Breviscapine (BE) is a standardized Chinese herbal medicine extracted from Erigeron breviscapus (Vant.) Hand.-Mazz. It has been widely used to treat cardiovascular and cerebrovascular diseases. However, there are no reports on the protective effects and underlying molecular mechanisms of BE action on myocardial ischemia/reperfusion (MI/R)-induced cardiomyocyte apoptosis. In the present study, we aimed to confirm the cardioprotective effect of BE from MI/R injury in vivo, and investigate the potential molecular mechanisms against simulated ischemia/reperfusion (SI/R)-induced cardiomyocyte apoptosis in vitro. The rat model of MI/R injury was induced by 30 min of transient vessel occlusion followed by 3 h of reperfusion. BE significantly reduced the myocardium infarct size and production of cardiac troponin (cTnl) in serum. In an in vitro experiment, H9c2 cardiomyocytes were incubated with vehicle or ischemic buffer during hypoxia; then, they were reoxygenated with or without BE. BE markedly improved the cell viability and decreased lactate dehydrogenase (LDH) release. We confirmed the anti-apoptotic effect of BE with the Hoechst 33258 staining assay, and this effect was associated with an increase in Bcl-2 and a decrease in active caspase-3 expression. Western blot analysis also showed that BE increased the phosphorylation of Akt and eNOS in H9c2 cells, and the protective effects of BE were partially inhibited by the phosphatidylinositol 3'-kinase (PI3K) specific inhibitor LY294002. Our results suggested that BE could provide significant cardioprotection against MI/R injury, and the potential mechanisms might involve suppression of cardiomyocyte apoptosis through activating the PI3K/Akt/eNOS signaling pathway.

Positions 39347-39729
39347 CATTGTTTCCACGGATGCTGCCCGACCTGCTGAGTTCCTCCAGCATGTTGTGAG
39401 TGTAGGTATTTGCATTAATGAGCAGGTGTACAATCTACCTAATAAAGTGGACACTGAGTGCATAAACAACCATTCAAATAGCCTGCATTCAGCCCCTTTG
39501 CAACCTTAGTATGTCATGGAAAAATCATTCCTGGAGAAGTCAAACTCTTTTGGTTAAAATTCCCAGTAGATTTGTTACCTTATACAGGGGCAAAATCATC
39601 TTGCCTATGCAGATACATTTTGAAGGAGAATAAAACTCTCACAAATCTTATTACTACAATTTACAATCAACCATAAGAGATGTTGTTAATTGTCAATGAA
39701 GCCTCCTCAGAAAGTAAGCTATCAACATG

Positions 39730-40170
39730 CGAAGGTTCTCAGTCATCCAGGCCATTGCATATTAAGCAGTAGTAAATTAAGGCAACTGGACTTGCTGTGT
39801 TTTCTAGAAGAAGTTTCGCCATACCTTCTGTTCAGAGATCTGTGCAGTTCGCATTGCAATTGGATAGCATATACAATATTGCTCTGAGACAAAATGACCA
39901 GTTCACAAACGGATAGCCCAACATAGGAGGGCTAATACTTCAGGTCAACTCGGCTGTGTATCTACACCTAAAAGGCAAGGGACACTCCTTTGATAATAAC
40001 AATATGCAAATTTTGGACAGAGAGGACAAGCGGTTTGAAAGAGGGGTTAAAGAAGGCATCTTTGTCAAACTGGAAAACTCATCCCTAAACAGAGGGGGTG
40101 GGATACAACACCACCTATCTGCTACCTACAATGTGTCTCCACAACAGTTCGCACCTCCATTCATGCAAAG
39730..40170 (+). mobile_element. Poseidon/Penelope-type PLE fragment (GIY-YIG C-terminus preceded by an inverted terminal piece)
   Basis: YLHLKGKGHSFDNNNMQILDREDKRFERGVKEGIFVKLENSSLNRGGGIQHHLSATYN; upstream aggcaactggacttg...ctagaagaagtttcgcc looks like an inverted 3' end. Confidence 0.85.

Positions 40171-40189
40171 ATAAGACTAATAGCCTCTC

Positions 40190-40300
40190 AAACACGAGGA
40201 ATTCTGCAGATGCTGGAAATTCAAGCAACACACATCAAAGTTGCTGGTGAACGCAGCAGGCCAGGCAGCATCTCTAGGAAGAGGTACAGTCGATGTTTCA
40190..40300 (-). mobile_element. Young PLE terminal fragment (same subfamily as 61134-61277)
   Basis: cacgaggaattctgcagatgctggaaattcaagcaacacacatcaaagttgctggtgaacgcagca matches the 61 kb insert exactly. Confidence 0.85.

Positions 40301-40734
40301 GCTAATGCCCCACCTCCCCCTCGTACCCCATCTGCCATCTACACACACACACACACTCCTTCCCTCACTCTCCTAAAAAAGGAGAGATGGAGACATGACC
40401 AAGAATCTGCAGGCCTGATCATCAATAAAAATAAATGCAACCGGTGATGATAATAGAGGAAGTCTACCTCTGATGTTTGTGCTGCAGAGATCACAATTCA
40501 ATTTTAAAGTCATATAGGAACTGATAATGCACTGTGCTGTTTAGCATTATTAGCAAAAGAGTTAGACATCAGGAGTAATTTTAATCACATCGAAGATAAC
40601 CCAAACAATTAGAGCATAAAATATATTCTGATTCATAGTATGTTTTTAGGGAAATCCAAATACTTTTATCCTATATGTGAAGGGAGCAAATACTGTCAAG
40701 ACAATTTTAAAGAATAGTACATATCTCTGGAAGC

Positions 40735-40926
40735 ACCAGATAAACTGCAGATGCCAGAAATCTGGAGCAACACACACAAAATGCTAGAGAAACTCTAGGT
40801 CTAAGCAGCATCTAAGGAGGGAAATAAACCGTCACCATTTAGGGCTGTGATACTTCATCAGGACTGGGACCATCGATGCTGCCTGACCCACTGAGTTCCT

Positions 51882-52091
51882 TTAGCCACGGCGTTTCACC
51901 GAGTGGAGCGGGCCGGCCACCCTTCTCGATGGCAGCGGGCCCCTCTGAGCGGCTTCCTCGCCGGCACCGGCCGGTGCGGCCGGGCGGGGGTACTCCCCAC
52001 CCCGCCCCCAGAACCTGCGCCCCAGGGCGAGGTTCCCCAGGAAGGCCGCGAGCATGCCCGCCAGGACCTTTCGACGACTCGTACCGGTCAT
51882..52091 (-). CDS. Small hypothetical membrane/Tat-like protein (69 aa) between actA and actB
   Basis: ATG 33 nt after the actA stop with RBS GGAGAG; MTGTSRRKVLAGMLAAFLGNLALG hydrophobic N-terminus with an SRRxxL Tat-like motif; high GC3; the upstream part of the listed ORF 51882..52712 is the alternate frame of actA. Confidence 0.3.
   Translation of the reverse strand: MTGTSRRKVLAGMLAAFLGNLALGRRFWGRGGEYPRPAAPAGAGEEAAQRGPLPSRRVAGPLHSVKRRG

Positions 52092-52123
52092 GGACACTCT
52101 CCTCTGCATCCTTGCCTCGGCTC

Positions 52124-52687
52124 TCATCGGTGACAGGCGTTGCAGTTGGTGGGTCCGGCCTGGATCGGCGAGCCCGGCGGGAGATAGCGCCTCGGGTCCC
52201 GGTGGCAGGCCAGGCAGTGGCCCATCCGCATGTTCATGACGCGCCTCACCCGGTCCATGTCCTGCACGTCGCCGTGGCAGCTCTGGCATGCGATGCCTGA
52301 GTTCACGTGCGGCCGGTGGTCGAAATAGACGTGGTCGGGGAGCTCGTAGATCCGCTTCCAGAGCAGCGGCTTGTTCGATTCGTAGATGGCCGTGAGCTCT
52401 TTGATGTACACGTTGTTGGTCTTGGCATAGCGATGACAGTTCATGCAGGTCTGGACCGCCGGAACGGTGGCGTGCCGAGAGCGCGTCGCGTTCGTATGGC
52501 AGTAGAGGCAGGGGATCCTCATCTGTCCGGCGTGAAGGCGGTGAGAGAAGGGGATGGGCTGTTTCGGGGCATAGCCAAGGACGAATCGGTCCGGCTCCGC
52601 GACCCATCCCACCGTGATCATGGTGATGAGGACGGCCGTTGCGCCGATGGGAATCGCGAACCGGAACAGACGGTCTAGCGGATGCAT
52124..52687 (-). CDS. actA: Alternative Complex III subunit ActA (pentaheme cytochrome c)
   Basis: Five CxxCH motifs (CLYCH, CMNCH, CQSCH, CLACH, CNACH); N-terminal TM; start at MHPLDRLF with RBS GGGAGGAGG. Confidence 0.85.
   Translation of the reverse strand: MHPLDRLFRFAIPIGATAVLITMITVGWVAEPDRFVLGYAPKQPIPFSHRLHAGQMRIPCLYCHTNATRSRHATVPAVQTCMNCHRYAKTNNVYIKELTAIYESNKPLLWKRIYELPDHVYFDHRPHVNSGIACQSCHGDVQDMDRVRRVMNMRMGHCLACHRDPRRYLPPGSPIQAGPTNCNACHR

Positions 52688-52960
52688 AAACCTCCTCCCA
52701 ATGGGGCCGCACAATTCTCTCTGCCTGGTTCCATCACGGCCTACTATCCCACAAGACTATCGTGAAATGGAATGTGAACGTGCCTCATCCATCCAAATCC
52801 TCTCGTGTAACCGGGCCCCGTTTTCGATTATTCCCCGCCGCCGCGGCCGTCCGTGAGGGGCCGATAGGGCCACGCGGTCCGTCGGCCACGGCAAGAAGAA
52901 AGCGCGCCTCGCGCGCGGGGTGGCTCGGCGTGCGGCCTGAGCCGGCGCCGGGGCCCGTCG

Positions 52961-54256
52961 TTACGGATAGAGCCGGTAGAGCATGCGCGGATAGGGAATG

9. The Opening of ATP-Sensitive K+ Channels Protects H9c2 Cardiac Cells Against the High Glucose-Induced Injury and Inflammation by Inhibiting the ROS-TLR4-Necroptosis Pathway

    Weijie Liang

    2017-02-01